My New Family

25 Aug

I’m going to try my best to keep this post brief, but bear with me – it’s been over a week since I last blogged!

I’ve been living with my new family for 10 days now.  Here’s a pic of them – from left to right, Gloria (a visiting cousin), Kendi, Kabura, Daisy, and Justus.

Not pictured above is their so-cute-it-should-be-illegal baby boy (and my roommate), Kiama –

They are such a joy to be around! The (my) parents are very easygoing and have fun-loving personalities. The kids provide a constant source of energy and excitement, especially 5-year-old Kendi. And as Daisy explained to me, they sure do watch a lot of the Disney channel. I’ve watched Kadet Kelly twice in the last week. All the kids can quote almost any program on the show – it’s quite impressive. It’s been an adjustment getting used to living in this high-energy atmosphere in which attention is an unlimited want but a scarce resource. I’ve set up boundaries with the kids so I can, for example, eat my breakfast in peace! On the whole, I absolutely love my new family – and I’ve found out something about myself (although I know it has only been 10 days) – I like kids.

Daisy has really been looking out for me. She is taking up the planning of where I will spend the rest of my home stays in Nairobi and is trying hard to find a good fit for me – flexible, not overbearing, and fun!

Here are pictures of the outside of the apartment building and my room –

Over the weekend, I traveled to Embu, a village upcountry (upcountry simply means a village outside of Nairobi) to attend a wedding ceremony. The wedding started at 11am and we left the house at 11:30am (the fam is chronically late, just like me) with a 2-hr drive ahead of us! Due to construction diversions and resulting congested traffic, the drive took 5 hours! We made it in time for the reception. It was a lot of fun – a conservative estimate on the attendance count? Over 500. When there is a wedding in a village, word gets around and it becomes the highlight event of the weekend. Of those 500 people, I was the only white guy – but I happened to wear purple, the color of the wedding, so I fit in! The wedding party was situated in the center of a large circle of people sitting in plastic chairs. Here’s a pic of the cutting of the cake –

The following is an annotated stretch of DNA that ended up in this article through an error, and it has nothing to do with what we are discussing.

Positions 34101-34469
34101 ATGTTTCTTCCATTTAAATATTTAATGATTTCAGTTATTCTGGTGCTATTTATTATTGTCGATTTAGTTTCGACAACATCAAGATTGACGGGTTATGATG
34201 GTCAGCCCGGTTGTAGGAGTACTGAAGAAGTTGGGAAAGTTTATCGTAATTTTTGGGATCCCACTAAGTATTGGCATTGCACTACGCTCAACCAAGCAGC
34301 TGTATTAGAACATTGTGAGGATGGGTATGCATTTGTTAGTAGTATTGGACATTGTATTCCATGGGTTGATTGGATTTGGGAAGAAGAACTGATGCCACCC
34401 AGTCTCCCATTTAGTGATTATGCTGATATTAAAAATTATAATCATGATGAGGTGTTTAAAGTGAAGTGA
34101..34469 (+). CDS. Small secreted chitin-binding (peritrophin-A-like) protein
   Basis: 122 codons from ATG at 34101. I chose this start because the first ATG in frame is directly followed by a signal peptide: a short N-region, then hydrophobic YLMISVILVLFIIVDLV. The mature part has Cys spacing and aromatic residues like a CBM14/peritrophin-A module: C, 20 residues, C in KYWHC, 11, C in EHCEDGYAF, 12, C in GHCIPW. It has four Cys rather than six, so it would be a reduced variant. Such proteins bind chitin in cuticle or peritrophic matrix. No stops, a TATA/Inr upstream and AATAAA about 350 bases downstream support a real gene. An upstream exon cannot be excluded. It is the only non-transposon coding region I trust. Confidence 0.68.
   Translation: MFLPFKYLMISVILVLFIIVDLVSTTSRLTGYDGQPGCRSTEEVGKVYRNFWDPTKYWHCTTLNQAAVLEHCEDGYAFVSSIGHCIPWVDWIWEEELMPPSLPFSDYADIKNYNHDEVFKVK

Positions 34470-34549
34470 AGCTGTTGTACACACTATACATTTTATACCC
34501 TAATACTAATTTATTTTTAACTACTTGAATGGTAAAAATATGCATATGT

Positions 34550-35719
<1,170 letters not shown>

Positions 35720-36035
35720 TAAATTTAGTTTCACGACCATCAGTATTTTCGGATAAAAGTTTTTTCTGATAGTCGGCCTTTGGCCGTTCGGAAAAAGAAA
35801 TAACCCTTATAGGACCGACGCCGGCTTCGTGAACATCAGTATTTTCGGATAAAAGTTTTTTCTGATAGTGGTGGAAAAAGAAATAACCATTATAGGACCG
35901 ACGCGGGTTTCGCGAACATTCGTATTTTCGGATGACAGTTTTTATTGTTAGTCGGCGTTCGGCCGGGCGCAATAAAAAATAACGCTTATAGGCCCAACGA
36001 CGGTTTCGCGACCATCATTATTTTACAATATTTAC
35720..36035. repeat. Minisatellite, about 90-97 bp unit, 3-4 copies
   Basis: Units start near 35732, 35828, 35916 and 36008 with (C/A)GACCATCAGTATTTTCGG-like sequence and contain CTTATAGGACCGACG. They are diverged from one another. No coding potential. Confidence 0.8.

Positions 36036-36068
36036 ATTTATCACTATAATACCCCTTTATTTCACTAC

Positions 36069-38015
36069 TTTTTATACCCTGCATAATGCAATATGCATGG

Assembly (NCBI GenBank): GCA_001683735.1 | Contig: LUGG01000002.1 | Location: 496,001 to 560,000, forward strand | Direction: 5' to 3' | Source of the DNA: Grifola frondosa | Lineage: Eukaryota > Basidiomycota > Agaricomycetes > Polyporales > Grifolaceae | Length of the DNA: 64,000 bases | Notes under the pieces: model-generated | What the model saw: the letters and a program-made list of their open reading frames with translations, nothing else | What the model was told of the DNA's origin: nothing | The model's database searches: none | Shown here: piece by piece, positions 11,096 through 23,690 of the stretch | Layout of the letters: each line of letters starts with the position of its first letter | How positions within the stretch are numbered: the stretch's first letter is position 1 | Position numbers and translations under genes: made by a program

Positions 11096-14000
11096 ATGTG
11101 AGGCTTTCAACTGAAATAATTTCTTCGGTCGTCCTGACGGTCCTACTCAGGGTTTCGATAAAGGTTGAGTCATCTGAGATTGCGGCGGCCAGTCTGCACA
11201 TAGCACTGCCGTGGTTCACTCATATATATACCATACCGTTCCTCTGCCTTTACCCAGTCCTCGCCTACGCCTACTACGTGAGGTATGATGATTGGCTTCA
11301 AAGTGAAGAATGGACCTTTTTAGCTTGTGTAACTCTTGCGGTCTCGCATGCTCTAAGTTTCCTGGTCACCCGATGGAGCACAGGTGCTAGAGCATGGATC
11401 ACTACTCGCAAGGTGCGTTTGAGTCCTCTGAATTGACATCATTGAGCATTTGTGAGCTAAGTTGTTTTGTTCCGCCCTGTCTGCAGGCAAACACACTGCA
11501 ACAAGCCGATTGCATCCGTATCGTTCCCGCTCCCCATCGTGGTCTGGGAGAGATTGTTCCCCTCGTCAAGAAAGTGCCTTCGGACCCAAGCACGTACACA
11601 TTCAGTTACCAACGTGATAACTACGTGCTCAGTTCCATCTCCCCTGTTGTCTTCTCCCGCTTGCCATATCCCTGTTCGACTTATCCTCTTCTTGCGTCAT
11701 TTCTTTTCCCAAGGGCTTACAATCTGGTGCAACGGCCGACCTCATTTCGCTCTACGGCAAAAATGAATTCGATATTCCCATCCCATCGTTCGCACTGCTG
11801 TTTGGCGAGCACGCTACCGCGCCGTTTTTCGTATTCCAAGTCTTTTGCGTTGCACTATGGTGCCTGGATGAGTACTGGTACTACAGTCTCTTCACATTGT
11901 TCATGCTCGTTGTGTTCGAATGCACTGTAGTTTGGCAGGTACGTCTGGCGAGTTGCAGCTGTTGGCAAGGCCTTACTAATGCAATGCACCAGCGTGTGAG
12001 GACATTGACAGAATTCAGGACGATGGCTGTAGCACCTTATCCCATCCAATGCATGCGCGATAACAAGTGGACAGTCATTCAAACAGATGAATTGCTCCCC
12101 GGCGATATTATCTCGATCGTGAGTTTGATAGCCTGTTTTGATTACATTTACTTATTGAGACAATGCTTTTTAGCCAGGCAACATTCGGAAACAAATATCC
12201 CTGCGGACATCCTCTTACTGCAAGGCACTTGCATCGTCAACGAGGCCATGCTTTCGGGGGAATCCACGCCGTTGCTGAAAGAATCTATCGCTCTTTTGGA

After the bride and groom fed each other, they went out into the crowd to feed friends and family –

Similar to a wedding reception in the states, members of the wedding party and family gave speeches, but unlike its Western counterpart, at a Kenyan wedding reception, all gifts other than money are brought out to the center of the crowd –

And then presented individually to the new bride and groom!

After the reception, we ate supper and relaxed at Daisy’s parents’ home, where she lived until moving to Nairobi to attend college after high school. We decided to push back our return to Nairobi until the next day since it was getting late and a 5-hr drive did not sound appealing. We stayed at a guesthouse owned by the church Daisy’s parents attend, so it was free of charge! Here’s a pic of it in the morning –

The drive back was less than 3hrs, due to no traffic jams. Gotta love the unpredictability of Nairobi traffic .

Over the weekend I also attended my first Kenyan birthday party! In short, it was a fun celebration and I ate 4 slices of cake. In that same vein, my belly has been steadily increasing in size since my arrival in Nairobi – it would be a shame to return from Kenya not being able to see my feet! I’ll opt to run more instead of eating less I think.

On the work front, I spent my final two weeks in the slums visiting borrower groups. Here are some highlights –